The Grand Canyon: A Big Cheeseburger Made Really Fast

From Issue: Discovery 5/1/2014

Evolutionary geologists have long believed that the Grand Canyon formed by the Colorado River carving it over millions of years—an idea which goes against what the Bible says about the age of the Earth. This idea is based mainly on the theory of uniformitarianism (YOU-nuh-form-i-TARE-ee-an-ism): the belief that what we see happening today in the Grand Canyon (or elsewhere on the Earth) is the same as it has always been. When geologists look at the Grand Canyon today and see only the Colorado River slowly cutting it, they assume it must have always been that way. If it has always been carving like it does today, then they can use the rate that it’s carving today to figure out how long it would take to carve the whole Canyon: millions of years.

There are several problems with that idea. First, evolutionary geologists cannot even agree with each other on what they think the age of the Grand Canyon is. Some say 40 million years; others 5-6 million years; some 70 million years; and some even argue that it was formed quickly due to major flooding from the Colorado River—an idea closer to what creationists believe. The fact that their beliefs are so widely different from one another highlights the fact that no evolutionist really knows how old the Canyon is. Evolution’s dating methods have failed to prove that the Grand Canyon is as old as they think it is.

Second, while creationists do believe that uniformitarianism can play a role in geology today, we also believe that catastrophism (kuh-TAS-troh-fism) plays an even more important role—the idea that unusual, short-lived, major geological events sometimes happen which change the Earth in major ways (for example, floods, tsunamis, meteors, and volcanoes). The Global Flood of Noah’s day, in which “all the fountains of the great deep were broken up” (Genesis 7:11; which would have included lava flowing onto the surface of the Earth), “all the high hills under the whole heaven were covered,” and “the mountains were covered” (Genesis 7:19-20), would have certainly played a major role in forming the Earth’s geologic features, like the Grand Canyon.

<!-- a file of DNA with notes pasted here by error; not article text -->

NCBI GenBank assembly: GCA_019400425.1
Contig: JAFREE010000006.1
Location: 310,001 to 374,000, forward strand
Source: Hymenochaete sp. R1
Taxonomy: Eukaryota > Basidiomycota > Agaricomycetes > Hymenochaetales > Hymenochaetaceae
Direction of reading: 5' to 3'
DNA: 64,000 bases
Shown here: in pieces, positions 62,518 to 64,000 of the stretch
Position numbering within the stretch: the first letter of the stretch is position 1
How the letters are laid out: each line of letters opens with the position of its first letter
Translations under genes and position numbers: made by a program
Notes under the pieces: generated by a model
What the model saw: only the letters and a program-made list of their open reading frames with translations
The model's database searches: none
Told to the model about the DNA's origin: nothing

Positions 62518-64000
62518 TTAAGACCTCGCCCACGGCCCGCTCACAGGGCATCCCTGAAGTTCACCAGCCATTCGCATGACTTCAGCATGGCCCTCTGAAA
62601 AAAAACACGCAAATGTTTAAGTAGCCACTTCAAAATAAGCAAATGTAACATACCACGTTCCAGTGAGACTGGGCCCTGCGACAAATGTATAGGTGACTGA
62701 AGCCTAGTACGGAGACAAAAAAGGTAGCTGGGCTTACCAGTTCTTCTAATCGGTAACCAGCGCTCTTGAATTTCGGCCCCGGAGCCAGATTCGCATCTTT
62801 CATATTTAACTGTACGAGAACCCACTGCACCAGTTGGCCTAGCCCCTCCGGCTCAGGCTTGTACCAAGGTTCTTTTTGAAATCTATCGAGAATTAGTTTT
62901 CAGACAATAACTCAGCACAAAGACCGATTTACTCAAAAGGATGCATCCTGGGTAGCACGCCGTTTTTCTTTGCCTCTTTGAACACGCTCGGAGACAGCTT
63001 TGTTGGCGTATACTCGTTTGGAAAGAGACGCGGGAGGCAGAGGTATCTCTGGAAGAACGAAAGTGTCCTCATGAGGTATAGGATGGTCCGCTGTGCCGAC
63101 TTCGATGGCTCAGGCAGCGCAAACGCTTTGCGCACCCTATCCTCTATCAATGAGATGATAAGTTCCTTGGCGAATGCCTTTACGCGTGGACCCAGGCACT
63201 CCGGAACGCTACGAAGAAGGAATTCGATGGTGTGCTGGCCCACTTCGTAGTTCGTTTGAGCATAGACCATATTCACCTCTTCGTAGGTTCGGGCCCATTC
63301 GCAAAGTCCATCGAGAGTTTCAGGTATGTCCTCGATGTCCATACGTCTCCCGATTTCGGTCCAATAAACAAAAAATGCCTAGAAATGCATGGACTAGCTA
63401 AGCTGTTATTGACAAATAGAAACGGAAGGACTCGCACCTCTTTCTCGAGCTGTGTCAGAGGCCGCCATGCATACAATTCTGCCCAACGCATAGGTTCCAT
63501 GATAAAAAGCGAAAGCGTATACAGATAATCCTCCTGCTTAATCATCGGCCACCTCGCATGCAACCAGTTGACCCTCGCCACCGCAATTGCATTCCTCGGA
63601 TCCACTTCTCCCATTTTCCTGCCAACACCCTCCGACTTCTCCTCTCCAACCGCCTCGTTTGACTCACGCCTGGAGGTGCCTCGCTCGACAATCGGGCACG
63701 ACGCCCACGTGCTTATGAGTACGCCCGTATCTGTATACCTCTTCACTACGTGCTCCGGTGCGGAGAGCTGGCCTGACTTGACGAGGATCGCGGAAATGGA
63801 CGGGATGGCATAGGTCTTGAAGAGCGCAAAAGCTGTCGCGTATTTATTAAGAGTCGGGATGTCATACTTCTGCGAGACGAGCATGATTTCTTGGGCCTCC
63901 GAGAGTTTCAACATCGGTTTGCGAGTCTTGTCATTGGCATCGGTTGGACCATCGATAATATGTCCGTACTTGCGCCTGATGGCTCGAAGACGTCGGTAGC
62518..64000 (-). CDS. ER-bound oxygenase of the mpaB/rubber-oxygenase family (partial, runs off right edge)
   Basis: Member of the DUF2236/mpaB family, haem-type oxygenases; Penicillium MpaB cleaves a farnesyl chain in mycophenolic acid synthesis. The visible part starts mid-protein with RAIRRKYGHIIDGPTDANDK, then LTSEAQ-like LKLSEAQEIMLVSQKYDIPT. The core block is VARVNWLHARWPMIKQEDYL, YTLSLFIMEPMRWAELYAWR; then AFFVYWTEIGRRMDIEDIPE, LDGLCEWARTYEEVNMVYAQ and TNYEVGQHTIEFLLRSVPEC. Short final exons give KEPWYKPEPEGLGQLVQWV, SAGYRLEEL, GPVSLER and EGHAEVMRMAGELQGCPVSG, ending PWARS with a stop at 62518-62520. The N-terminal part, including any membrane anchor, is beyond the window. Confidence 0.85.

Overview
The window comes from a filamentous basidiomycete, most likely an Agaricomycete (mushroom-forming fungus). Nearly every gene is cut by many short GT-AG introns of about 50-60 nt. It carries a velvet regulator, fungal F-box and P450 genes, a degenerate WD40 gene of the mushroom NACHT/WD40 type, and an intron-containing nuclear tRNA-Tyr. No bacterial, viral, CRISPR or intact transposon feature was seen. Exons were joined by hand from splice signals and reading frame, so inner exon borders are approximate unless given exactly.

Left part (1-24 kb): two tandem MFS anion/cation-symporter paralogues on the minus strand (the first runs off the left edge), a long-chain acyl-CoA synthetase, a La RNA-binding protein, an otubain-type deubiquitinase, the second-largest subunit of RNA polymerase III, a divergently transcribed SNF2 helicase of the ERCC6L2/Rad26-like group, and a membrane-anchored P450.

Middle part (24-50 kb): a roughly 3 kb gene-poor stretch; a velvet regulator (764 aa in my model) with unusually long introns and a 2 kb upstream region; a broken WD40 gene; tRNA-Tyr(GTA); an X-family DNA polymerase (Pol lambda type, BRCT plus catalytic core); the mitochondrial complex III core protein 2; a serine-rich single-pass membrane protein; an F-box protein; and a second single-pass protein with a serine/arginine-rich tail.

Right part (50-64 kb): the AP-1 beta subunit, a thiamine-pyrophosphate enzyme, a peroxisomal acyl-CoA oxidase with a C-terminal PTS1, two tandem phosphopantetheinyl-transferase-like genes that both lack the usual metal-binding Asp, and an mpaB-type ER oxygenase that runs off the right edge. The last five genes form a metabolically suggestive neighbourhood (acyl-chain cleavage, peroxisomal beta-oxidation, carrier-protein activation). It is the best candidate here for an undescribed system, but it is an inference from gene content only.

In fact, we have modern examples proving how catastrophic events (like floods and volcanoes) can quickly carve canyons. In 1926, the Burlingame Canyon near Walla Walla, Washington was carved in less than six days when engineers tried to steer abnormally high water from a canal into Pine Creek. In 1982, a small eruption of the Mount St. Helens volcano caused a major mudflow that was 20 miles long. It carved a canyon—the “Little Grand Canyon”—that was 140 feet deep in only one day! These two examples prove that the Grand Canyon could have been formed quickly due to a catastrophic event, rather than over millions of years.

Burlingame Canyon “Little Grand Canyon”

Polystrate fossils are also a problem for those who believe in uniformitarianism. When you look at the Grand Canyon, you can see different layers of rock lying on top of each other, kind of like layers in a cake or a double cheeseburger. Polystrate fossils are fossils that are found cutting through more than one layer (strata) in the geologic “cake” (column). Trees, Calamites, catfish, and even a baleen whale have been found in various places in the world, cutting through multiple strata. How could a tree (or a whale) survive or not decay for the “millions of years” it would have taken for it to be buried, if each of the strata took eons to form? It makes more sense to believe that the layers in the geologic column, including the layers of the Grand Canyon, were formed quickly, not over millions of years. Evidence exists today which proves that belief to be true.

by Thomas Tarpley

Strict uniformitarianism simply is not supported by the evidence. If geologists assume uniformitarianism formed the features of the Earth, when catastrophism actually played a major part, geologists will certainly get wrong answers when they try to find the age of something. That’s why their estimates differ so much with each other. Whether finding an age by counting thousands of rings in a tree, thousands of layers of ice in an ice core, looking at the different elements in a rock to find its age, counting the layers at Grand Canyon, or watching the Colorado River carve it, if uniformitarianism is assumed, a scientist will get the wrong answer for his dates. Bottom line: the Bible’s story of the Flood fits perfectly with the evidence at the Grand Canyon.


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